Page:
Centers in the middle of it all - LA Kings Insider

An earlier item touched on areas that the Phoenix Coyotes might seek to change in Game 2. First and foremost on that list will be trying to limit the effectiveness of the Kings’ first line of Dustin Brown, Anze Kopitar and Justin Williams. Not only did the Kings get goals from Brown and Kopitar in Game 1, and a total of 15 shots on goal from those three players, but the line set the tone for the rest of the team to follow. Kopitar, in particular, was an effective puckhandler in the offensive zone, and there’s little doubt that the Coyotes will try to be more aggressive with that line and limit possession time. After practice today, Coyotes coach Dave Tippett and center Martin Hanzal talked about improving their play against the Kings’ top line.

TIPPETT: “We’ve gone up against some pretty good teams, pretty good center ice (players) here. We know what we’re up against. Like I said last night, I’m more concerned about making sure our guys play to their capabilities, we get everybody playing the way we think they should be playing, judge what the other team is doing. If we can get up to speed, see where we can get to. That’s the sense of our guys today. We recognized that L.A. played a strong game last night, but I think we can be much better than we were. Center ice is obviously very important in that. Our whole group can be a lot better.’’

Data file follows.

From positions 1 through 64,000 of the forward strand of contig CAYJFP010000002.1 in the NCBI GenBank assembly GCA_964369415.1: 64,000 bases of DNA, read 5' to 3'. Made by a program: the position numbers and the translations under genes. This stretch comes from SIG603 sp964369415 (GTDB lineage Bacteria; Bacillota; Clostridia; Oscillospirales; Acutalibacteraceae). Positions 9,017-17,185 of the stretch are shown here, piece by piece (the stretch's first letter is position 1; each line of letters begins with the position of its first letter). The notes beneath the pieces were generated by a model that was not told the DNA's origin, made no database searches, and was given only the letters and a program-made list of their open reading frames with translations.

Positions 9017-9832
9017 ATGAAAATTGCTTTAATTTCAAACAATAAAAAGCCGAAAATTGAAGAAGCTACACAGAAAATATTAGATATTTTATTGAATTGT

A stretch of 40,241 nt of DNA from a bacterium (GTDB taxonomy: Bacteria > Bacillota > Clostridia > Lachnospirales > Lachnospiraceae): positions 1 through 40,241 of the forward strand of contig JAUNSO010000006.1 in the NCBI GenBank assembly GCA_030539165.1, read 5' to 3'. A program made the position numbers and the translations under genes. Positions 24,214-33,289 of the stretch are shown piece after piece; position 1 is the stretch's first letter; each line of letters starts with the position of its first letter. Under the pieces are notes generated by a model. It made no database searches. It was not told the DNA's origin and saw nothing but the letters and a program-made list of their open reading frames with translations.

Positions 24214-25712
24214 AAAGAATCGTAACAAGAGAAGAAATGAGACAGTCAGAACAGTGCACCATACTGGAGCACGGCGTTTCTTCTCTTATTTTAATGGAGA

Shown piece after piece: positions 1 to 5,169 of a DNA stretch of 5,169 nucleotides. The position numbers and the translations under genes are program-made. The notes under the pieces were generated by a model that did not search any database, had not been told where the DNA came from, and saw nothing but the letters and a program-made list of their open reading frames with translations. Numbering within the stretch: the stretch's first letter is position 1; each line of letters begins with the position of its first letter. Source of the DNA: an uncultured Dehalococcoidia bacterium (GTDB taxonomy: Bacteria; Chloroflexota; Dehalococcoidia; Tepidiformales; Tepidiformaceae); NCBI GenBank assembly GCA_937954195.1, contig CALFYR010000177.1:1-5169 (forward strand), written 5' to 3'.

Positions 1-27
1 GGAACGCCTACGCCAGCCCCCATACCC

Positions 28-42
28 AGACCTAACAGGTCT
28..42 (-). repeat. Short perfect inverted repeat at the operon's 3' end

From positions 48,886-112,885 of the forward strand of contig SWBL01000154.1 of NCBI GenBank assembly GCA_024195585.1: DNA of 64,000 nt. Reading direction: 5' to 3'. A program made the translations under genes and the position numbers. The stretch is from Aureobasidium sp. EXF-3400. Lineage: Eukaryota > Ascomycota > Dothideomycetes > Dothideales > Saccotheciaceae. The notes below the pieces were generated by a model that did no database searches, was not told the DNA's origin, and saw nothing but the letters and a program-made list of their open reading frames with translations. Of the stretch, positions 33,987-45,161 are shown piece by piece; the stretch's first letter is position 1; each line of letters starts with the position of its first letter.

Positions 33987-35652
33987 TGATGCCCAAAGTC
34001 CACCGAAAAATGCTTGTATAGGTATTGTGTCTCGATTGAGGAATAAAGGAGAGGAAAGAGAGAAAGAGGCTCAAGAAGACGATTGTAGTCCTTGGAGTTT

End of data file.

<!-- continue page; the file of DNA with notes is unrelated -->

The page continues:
HANZAL: “Obviously, their top two lines are really skilled, real strong on the puck. We’ve got to make sure we can be hard on these guys, physical and take the time and the space away from them and that’s going to be a key tomorrow.’’

The center matchup was also a storyline when the Kings played the St. Louis Blues, and the Kings faired well in that matchup. The Coyotes are also deep at center, and Darryl Sutter once again is looking toward the middle of the ice as a good measuring stick for both teams.

SUTTER: “Well, we liked them in our first two series, the matchups. We talked about it being an important part of it. I know everybody is talking about the matchups in this series. But that is just as important. When you look at Marty Hanzal and Vermette and Boyd Gordon and Daymond, four key guys on their team (against) four key guys on our team. You look at it in that light, in terms of expectations, minutes, how they’re used, there’s similarities. I said when I came here, I thought it was the strongest part of our team. Last year, Kopitar never played in the playoffs. Richie [Mike Richards] wasn’t here. Jarret Stoll was suspended one game. Fraz [Colin Fraser] was not here. If you look at it, it’s a total shift in that position. You know how important that position is.’’

Rules for Blog Commenting
  • - No profanity, slurs or other offensive language. Replacing letters with symbols does not turn expletives into non-expletives.
  • - Personal attacks against other blog commenters, and/or blatant attempts to antagonize other commenters, are not tolerated. Respectful disagreement is encouraged. Posts that continually express the same singular opinion will be deleted.